a) Growth parameters
There were significant differences observed among different treatments for SCMR, SLA & chlorophyll content. SCMR values were significantly highest in T9 (Glutamine 200 ppm) (44.8) which was at par with T2 (Urea solution (1%)) (43.4) followed by T8 (Arginine 200 ppm), T1 (water spray), T7 (Alanine 100 ppm), T6 (Glutamine 100 ppm), T5 (Arginine 100 ppm) and T8 (Lihocin 0.1 %). However, T3 (Activzyme 0.1 %), T10 (Alanine 200 ppm), T11 ((Arg + Glu + Ala) 100 ppm) and T12 ((Arg + Glu + Ala) 100 ppm + 1 % Urea) were found to be non significant compared to control (38.0) (Table 1).
SCMR is an indication of leaf nitrogen status. Reddy et al. (2003) reported a positive correlation between SCMR and total chlorophyll content as well as SCMR and seed yield in groundnut genotypes. Higher SCMR value was due to high nitrogen content. Higher the nitrogen more is the chlorophyll content per unit leaf area leads to better photosynthetic efficiency and more carbon gain. A significant positive correlation between SCMR and chlorophyll content was also observed in the present study (Fig 1) . Limited water supply usually causes a reduction in chlorophyll content. Being positively correlated with yield (Zaharieva et al., 2001) relatively high chlorophyll content may contribute to the plant productivity under stress conditions. Exogenous application of amino acids like Tryptophan, Methonine, Cystein and Proline were reported to increase Chlorophyll –a, chlorophyll-b and total chlorophyll content (Al.Qubaie, 2012).
A clear negative correlation was observed between SCMR and SLA values (Fig 2). Among different treatments T11 (Arg + Glu + Ala) (100 ppm) (251.1cm2g-1), T13 (Control) (249.9 cm2g-1), T10 (Alanine 200 ppm) (238.2 cm2g-1) recorded significantly higher SLA values. Low SLA values were recorded by T5 (Arginine 100 ppm) (181.2 cm2g-1) followed T9 (Glutamine 200 ppm) (179.3 cm2g-1), T1 (water spray) (175.4 cm2g-1) T6 (Glutamine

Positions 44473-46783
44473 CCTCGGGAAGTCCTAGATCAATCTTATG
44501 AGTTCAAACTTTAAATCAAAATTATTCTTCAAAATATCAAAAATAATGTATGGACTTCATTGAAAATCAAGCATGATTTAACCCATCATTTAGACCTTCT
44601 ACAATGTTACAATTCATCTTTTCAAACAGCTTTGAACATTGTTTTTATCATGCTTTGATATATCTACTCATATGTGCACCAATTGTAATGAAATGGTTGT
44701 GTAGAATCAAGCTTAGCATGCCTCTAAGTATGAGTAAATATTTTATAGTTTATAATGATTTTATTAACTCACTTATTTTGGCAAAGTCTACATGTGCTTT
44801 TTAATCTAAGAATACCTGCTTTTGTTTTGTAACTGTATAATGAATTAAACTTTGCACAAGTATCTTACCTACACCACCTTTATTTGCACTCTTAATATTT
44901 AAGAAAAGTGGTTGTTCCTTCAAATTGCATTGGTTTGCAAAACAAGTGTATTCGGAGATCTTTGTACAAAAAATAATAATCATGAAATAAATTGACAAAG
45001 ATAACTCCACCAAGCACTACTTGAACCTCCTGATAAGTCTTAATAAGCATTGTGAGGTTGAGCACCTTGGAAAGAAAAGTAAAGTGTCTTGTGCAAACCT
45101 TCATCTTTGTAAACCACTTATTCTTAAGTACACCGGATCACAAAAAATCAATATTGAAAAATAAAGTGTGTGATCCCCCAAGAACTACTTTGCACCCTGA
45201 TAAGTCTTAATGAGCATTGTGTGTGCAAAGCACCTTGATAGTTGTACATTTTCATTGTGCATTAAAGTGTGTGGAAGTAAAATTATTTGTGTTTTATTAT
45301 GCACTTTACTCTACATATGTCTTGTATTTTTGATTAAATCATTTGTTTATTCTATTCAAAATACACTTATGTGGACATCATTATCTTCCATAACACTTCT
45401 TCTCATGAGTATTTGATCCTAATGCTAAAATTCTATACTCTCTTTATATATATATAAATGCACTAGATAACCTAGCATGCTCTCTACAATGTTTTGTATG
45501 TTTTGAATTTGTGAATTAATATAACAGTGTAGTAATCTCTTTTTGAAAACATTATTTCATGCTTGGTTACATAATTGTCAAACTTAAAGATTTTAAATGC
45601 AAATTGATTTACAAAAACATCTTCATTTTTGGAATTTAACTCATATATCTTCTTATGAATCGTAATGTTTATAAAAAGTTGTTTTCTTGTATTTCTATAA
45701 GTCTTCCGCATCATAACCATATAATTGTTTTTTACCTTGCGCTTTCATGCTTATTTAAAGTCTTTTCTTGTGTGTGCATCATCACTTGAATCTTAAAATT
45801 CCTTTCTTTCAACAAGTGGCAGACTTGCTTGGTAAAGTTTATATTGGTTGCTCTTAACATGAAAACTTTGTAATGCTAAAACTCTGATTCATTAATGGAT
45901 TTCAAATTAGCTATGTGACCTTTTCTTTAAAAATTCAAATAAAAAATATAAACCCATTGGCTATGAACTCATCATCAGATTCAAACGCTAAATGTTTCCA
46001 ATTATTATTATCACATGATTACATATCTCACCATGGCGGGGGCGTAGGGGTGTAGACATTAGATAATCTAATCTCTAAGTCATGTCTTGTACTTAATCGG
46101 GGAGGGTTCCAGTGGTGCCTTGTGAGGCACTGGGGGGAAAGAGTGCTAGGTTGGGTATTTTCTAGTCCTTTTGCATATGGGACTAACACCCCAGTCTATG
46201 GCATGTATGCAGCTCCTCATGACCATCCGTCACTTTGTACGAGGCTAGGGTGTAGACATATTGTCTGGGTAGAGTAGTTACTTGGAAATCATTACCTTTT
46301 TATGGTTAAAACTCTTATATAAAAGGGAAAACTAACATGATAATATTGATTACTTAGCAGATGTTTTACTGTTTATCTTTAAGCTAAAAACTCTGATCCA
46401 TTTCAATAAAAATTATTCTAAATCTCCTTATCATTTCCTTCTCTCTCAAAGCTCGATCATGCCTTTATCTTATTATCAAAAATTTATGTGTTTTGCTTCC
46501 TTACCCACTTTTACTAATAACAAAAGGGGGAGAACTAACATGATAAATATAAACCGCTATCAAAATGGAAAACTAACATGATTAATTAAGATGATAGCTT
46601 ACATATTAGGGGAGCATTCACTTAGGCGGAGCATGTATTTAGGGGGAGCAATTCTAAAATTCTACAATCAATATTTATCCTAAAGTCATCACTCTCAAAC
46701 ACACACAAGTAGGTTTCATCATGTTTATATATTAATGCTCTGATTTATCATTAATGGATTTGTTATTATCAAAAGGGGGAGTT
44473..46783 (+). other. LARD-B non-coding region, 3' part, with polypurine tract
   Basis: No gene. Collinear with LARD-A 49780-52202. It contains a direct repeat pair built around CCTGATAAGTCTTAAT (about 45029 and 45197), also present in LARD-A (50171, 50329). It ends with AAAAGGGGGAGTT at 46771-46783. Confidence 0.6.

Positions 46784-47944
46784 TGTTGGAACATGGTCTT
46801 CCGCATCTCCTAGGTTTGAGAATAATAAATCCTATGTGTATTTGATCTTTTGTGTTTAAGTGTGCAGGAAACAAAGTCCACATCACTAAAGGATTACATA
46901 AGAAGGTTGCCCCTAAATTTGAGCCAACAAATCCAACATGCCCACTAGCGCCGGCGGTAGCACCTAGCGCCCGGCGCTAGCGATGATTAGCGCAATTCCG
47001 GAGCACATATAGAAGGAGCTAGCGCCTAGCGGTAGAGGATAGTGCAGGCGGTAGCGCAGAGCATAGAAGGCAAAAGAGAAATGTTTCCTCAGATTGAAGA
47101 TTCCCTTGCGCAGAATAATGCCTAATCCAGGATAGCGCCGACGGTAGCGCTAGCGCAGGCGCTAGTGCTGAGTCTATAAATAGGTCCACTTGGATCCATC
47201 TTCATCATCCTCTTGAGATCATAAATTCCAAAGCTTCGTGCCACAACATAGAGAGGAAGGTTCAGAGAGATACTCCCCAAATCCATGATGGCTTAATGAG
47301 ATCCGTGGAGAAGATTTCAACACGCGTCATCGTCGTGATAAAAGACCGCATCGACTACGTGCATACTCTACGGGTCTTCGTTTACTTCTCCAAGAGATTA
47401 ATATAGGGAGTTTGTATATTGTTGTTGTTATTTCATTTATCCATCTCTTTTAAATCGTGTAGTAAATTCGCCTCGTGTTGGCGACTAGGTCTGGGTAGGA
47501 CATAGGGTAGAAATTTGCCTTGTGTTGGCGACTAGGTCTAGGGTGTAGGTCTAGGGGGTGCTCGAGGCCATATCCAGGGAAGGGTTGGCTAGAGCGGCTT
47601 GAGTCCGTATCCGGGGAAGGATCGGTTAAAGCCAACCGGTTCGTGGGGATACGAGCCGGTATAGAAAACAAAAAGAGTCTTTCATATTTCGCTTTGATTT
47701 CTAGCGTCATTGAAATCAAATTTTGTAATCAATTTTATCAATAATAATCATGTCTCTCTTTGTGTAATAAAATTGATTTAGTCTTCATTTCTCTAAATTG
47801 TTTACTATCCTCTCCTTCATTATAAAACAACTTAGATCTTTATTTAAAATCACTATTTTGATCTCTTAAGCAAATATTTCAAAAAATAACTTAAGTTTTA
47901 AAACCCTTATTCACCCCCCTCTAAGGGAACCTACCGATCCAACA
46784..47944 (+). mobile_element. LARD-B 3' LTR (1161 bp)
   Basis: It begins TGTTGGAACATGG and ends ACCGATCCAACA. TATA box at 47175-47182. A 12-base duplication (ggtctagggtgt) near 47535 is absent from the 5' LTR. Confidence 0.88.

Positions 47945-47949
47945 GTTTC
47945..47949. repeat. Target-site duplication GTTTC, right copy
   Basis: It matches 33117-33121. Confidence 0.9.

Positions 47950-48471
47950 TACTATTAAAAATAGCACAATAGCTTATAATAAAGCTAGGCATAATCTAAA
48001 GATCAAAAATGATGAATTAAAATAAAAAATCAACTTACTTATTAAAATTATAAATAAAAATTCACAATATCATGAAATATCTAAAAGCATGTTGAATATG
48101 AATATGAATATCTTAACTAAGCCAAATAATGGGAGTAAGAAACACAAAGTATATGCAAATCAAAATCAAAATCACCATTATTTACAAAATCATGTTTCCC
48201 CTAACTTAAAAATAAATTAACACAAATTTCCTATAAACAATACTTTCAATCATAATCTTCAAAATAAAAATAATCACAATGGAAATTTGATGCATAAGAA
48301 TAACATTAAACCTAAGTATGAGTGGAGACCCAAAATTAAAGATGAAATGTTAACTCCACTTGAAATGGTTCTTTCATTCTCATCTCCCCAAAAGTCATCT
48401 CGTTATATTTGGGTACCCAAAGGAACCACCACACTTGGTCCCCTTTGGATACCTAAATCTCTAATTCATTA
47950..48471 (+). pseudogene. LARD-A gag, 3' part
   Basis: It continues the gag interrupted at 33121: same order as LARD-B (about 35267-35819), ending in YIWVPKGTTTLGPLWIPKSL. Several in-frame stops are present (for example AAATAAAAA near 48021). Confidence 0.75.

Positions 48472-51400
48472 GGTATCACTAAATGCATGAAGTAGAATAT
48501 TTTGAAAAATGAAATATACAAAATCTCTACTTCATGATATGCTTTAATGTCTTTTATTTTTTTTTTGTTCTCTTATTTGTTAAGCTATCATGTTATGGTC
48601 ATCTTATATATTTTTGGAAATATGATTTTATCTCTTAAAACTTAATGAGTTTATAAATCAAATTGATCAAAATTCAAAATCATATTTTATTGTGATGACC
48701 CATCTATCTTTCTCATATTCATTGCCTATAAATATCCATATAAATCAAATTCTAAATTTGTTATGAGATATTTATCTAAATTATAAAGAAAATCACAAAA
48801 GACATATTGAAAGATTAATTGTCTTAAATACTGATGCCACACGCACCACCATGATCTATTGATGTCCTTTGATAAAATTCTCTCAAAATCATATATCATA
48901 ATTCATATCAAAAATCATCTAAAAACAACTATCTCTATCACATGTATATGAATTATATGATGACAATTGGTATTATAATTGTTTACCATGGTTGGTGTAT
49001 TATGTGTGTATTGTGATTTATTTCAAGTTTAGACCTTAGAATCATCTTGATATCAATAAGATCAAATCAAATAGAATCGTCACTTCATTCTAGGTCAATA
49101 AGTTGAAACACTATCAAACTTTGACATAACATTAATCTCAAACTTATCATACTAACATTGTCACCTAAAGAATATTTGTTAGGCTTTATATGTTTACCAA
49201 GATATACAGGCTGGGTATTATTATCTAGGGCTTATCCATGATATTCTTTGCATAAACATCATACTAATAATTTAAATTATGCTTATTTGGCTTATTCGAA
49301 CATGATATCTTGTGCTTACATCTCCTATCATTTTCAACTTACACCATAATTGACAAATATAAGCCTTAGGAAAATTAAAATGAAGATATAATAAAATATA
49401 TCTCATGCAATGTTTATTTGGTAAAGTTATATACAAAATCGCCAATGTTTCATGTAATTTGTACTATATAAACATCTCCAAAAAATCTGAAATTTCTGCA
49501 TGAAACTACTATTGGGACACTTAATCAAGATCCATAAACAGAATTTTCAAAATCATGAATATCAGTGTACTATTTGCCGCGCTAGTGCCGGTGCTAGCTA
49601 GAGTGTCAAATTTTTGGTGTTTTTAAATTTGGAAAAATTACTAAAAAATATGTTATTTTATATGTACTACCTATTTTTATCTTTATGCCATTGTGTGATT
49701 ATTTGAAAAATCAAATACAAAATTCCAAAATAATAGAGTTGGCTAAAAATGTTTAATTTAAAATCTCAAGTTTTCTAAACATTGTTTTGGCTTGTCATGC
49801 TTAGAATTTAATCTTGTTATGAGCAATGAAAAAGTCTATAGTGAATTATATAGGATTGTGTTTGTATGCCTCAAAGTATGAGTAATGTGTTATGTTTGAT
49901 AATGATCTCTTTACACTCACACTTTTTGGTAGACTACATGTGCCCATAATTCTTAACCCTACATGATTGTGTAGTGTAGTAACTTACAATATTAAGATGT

100 ppm) (171.3 cm2g-1), T2 (Urea solution (1%)) (170.5 cm2g-1), T4 (Lihocin 0.1 %) (168.5 cm2g-1), T8 (Arginine
200 ppm) (168.0 cm2g-1), T7 (Alanine 100 ppm) (167.8 cm2g-1) and T12 ((Arg + Glu + Ala) 100 ppm + 1% Urea) (165.3 cm2g-1). According to Renuka Devi et al. (2009), the groundnut genotypes under moisture stress condition with lower SLA and high SCMR values recorded higher yields.
SLA had a positive correlation with pod yield. Further a negative correlation between SLA and transpiration efficiency was also explained (Wright et al., 1993). In the present study also it was observed that the treatment with high SCMR values, high chlorophyll content, low to moderate SLA showed positive correlation with pod yield. (Table 2).
b) Yield and Yield components